21. NHS health care contracts • 900 cataracts in Lancaster • R10 million • 45 personnel • 12 000 ENT in Middlesex • 300 hips and knees in Southport • 1 000 orthopedics in Gosport

  22. Exports of health services • Cross border • Call and claim centers • Consumption abroad • Health tourism • Commercial presence • NHS contracts • Movement of natural persons • Nurses

  23. Nurses registered in UK

  24. Constraints—international • Portability of national health insurance • Recognition/registration of medical professionals

  25. Constraints—domestic • National Health Bill • Certificate of need • Immigration • Moratorium on foreign health professionals • Community service • 45% plan to emigrate • Technology/telecommunications

  26. SA Construction Sector • Large and extremely competent construction firms • Highly skilled engineers • Dominated by government expenditure • Long-term decline in domestic activity

  27. Construction works

  28. Exports of construction services • Civil engineers • 20% of turnover offshore • >90% in Africa • Consulting engineers • 10% of turnover offshore • >80% in Africa

  29. Exports and investment • Grinaker-LTA • 50th largest international contractor* • 5th largest contractor in Africa* • Operations: Australia, United Arab Emirates (UAE), Angola, Nigeria and Mauritius • Murray and Roberts • 54th largest international contractor* • 7th largest contractor in Africa* • Operations: Australia, UAE, UK, Botswana, Namibia, Nigeria, Tanzania, Zimbabwe and Indonesia * Engineering News Record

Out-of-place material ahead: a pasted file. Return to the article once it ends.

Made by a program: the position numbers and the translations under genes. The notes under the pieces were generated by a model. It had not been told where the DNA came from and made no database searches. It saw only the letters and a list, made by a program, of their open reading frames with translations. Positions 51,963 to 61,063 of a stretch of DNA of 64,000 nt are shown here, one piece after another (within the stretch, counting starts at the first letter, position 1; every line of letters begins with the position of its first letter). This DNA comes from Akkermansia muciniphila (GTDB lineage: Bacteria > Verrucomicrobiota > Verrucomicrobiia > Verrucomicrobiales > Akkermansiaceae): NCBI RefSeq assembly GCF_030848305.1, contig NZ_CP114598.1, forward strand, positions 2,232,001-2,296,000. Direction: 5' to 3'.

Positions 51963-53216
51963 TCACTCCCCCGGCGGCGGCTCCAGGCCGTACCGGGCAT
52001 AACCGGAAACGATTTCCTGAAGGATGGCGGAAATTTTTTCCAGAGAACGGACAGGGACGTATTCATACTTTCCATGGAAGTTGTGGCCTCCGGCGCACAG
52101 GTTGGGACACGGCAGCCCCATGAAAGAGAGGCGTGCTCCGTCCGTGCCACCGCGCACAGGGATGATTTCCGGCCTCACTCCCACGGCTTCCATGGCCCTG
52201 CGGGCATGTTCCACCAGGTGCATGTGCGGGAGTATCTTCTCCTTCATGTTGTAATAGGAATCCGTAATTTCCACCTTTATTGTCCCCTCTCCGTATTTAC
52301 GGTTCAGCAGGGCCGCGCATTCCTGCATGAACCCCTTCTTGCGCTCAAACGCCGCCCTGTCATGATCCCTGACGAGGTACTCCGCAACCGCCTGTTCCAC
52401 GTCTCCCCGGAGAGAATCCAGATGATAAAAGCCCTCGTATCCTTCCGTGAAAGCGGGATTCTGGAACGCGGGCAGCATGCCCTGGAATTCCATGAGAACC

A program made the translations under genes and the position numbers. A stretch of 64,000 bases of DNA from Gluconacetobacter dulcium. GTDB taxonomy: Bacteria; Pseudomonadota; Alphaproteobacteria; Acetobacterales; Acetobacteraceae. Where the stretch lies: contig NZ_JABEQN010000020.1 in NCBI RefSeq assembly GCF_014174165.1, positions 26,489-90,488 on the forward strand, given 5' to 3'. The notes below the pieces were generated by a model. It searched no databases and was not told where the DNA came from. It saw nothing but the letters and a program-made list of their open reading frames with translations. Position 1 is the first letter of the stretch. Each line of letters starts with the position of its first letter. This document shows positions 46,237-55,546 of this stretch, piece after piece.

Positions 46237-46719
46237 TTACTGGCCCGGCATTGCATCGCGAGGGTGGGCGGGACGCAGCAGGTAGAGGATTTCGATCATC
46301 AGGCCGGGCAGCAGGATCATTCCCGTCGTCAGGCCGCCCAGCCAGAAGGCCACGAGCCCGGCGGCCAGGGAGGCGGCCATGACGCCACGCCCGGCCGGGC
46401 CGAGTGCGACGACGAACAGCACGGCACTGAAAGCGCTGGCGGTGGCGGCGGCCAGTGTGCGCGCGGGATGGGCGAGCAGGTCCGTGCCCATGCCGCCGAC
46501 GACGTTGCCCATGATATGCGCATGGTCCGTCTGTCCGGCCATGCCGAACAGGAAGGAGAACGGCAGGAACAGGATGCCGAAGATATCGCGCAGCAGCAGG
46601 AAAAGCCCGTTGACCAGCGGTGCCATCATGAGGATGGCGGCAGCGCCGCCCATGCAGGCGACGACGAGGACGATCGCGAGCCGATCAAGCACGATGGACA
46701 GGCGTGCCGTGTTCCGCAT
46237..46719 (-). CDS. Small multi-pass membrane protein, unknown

30. Constraints - international • Technical standards and regulations • Nationality & residency requirements • Ownership restrictions • Government procurement • Tied-AID • Export credit agencies

  31. Constraints – domestic • Poor standards • Poor regulations • Expertise • Immigration

  32. Gains From Trade

  33. Gains from exports • Employment • Complementary exports • Foreign exchange • Knowledge and skills • Economies of scale

  34. Gains from exports

  35. Gains from imports • Knowledge and skills • Product • Price • Quality • Capital and infrastructure

  36. Gains from imports

  37. Trade Policy Implications

  38. Health services - WTO • 40% of member countries have made some commitments • 25% hospital services • 33% medical and dental services

  39. Health services - SA

  40. Health service strategy • Remove domestic restrictions on investment and professionals • Target foreign barriers to health tourism and electronic trade • Access to the national health systems of importing countries is critical

  41. But first … • Compulsory community service • New National Health Bill (certificate of need) • Restrictive immigration laws • Poor working conditions in the public sector

  42. Construction & engineering services - WTO • Construction: between 51% and 64% of countries have made full commitments in modes 1 to 3 • Architectural and engineering: between 46% and 66% of countries have made full commitments in modes 1 to 3 • Within SADC, just South Africa and Lesotho have scheduled both sectors.

  43. Construction services - SA

  44. Engineering services - SA

  45. Construction service strategy • Remove domestic restrictions on investment and professionals • Re-consider GATS exemption for Export Credit Agencies (ECAs) • Engage in negotiations on government procurement to address tied AID

  46. But first … • Foreign exchange controls • Restrictive immigration policies • Inappropriate procurement rules • Weak standards and regulations

  47. Conclusion

  48. Conclusion • Need to understand the economic gains from service liberalisation • Need to understand the social costs of service liberalisation and protection • Need to identify actual constraints to trade • Foreign barriers • Domestic regulations (or the lack thereof)